27 May 1876 Assault at Vochrhiw James Morgan, collier, was summoned for having assaulted a lad named William Henry French at Vochrhiw on the 30th.. Mr. Harris appeared for the complainant. The evidence went to show that a quarrel having taken place between the complainant and his brother and the two sons of the defendant, the latter interfered and gave complainant a shove, slapped his face, kicked him on the thigh, and threw stones after him, one of which knocked him down. An old feud was shown to exist between the parties concerning a hen which the defendant had lent the complainants mother. - The Bench, after commenting strongly on the behaviour of both the defendant and the parents of the lad French, imposed a fine of £3 8s. inclusive of costs, with an alternative of a month's imprisonment with hard labour. - Defendant, upon depositing a moiety, was allowed a fortnight to find the remainder.
1 May 1880 Assault at Vochriw Ann French, married, was summoned for assaulting Gwen Griffiths, a married woman, residing at Vochriw, on the 17th inst.. Mr. Plews defended. The learned gentleman’s client was proved to have given complainant three blows, the last of which knocked her down. The recipient of the blow was insensible for fully one hour afterwards. Defendant was fined £1 3s. 6d., inclusive of costs, with the alternative of 14 days imprisonment with hard labour. The parties reside within half a dozen doors of each other at Martin-street.
22 August 1903 Alleged Wounding at Vochriw William Williams was charged with unlawfully wounding Thomas Thomas, and his wife, Miriam Thomas, at Fochriw. Miriam Thomas, whose head was bandaged, said she lived at 6, Martin's-row, Fochriw. The prisoner had lodged with her, and on Saturday night last he came home at 11:30p.m. the worse for drink, and began finding fault. He said he would kill her and her husband, and he struck her across the head with a poker. The prisoner struck her husband three times on the head, and several times on the shoulder with the same poker. Thomas Thomas, whose head was also bandaged, said he heard a noise downstairs. On going down, he saw the prisoner swearing at his wife. He told him to stop it, eat his supper, and go to bed. Prisoners struck him on the nose, which was marked, and in the chest, and he fell. He was then struck on the shoulder by Williams with the poker, and he said he would kill all of them. He then struck Mrs. Thomas on the forehead give the poker, turned around and dealt him another bowl on the head for the poker. The police then came on the scene. P.C. Williams said he heard the noise proceeding in a house, and he saw the prosecutor, and his wife, bleeding from the head. The prisoner was sitting down by the fireside. The woman's head had a wound which was exposed to the bone, and he sent for the doctor, and in the meantime stopped the bleeding. The prisoners said he struck the blows in self-defence. He said the man and wife struck him to the floor, and when he got up, he caught up the poker to defend himself. He also said they had quarrelled during the day. He asked for some powder to kill insects which he found in his bed, and it was not obtained. Dr. Davies said he was sent for, and examined and attended to the wounds. These could have been caused by the poker produced, and the wound on the nose by a blow from the fist. The prisoner was committed for trial. He said he struck the women by accident, and he struck the man in self-defence.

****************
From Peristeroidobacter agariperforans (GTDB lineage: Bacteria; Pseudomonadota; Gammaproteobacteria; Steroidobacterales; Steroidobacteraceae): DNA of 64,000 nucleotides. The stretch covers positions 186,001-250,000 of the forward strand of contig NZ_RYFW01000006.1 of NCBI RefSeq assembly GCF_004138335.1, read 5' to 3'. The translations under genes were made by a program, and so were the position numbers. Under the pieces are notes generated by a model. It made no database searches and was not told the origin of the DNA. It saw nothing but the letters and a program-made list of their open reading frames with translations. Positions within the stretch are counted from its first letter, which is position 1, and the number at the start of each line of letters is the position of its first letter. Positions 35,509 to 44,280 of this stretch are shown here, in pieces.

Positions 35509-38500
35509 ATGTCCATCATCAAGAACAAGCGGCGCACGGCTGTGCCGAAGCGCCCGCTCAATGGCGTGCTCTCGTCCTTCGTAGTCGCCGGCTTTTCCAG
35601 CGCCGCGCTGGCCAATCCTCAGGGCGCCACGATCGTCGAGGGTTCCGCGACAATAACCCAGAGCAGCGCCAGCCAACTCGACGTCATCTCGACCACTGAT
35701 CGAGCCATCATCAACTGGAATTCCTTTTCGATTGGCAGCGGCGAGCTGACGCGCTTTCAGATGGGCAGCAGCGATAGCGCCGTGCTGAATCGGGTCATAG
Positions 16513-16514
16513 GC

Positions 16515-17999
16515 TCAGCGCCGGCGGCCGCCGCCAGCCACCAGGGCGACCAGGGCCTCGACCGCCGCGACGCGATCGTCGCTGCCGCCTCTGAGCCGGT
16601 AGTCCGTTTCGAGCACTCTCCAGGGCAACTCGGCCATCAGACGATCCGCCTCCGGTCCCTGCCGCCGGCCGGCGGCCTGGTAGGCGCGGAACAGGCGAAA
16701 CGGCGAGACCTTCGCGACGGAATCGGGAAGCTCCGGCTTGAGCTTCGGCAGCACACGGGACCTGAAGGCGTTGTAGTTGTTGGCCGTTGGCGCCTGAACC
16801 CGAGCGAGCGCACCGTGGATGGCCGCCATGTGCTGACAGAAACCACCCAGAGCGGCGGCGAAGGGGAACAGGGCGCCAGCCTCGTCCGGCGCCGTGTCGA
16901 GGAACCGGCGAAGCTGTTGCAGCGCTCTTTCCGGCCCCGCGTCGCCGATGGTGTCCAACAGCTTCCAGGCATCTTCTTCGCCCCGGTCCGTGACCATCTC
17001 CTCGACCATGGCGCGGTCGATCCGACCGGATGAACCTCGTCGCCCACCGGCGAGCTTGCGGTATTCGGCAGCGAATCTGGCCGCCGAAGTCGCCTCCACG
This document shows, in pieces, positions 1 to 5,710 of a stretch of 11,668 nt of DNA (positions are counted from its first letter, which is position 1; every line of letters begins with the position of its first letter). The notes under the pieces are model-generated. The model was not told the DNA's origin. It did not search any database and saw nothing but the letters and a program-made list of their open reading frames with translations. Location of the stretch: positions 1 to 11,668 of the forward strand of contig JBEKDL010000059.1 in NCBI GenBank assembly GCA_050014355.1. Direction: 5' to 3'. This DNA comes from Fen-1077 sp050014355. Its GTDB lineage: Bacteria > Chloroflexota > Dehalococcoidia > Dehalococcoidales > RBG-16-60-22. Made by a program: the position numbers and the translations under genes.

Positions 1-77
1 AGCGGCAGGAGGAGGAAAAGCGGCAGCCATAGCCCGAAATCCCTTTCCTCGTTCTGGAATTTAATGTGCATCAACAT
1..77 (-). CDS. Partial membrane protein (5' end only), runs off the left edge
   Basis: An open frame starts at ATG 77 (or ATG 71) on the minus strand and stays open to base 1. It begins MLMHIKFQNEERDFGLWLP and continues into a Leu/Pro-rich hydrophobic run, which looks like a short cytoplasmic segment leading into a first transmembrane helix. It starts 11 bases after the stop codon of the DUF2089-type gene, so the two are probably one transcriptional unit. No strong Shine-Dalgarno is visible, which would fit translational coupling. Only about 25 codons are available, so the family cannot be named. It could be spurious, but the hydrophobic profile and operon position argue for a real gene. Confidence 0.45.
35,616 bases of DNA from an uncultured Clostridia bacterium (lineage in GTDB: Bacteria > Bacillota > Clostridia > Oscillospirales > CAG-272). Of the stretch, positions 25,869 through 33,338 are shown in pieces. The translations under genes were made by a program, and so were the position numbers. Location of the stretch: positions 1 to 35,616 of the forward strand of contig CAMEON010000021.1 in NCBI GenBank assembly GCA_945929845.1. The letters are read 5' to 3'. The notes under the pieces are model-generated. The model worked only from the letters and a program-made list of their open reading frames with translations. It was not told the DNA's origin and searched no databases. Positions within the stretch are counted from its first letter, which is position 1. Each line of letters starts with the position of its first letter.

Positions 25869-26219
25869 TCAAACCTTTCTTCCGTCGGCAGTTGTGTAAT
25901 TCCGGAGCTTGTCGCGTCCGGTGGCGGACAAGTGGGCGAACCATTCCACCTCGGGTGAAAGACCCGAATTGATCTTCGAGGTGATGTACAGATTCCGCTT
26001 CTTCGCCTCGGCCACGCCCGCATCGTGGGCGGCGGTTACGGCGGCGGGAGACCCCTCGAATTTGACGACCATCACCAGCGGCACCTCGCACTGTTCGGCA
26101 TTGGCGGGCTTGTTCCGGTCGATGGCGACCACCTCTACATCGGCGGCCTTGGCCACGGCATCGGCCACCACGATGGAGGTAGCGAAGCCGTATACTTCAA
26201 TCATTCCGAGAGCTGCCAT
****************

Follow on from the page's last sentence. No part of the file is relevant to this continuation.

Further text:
21 October 1905 A Row at Vochriw Mary Thomas, Gwenllian Thomas, and Mary E. Thomas, mother and two daughters, were summoned for assaulting Sophia Whitby of Guest-street, Fochriw. Mr. F. P. Charles for the complainant, said that on Tuesday the defendant’s little boy called Mrs. Whitby names. She asked Mrs. Thomas if she could prove what he had said, and when replied by giving her “one” under the chin, and the mother and two daughters then beat her. Daniel Evans came up, but the defendants came on after that, pulled her hair and knocked her about. She fainted away, and did not remember any more of the row. Mrs. Thomas (holding up a little boy): This is the beginning of the row sir. (laughter) She said that the complainant beat her boy, and when her daughters interfered she “struck ‘em awful,” and said she would beat the child again. Daniel Evans, aged 14, of Guest-street, said he heard the row. The boy was there, but the complainant did not strike him. Mrs. Thomas’s boy called Mrs. Whitby some awful names, and he saw the blow given under the chin. Then the daughters set upon her, and he went to the complainant’s help. They again attacked the complainant, jumping at her when he was trying to defend her. Mrs. Whitby fainted. She did not do anything to the defendants. The eldest daughter said the complainant “dragged her hair to pieces.” Annie Thomas said she heard the little boy using bad language, and then whe heard his mother using similar expressions to Mrs. Whitby. She saw the attack on the complainant as had been described. Edith Lewis corroborated. Mrs. Thomas: I did not see her. Stipendiary: No, you were too busily engaged, you know (laughter). For the defence, Edward Thomas, a youth, said that the daughters prevented Mrs. Whitby from striking Mrs. Thomas. Jame May deposed that the complainant first struck the daughter, when the other two tried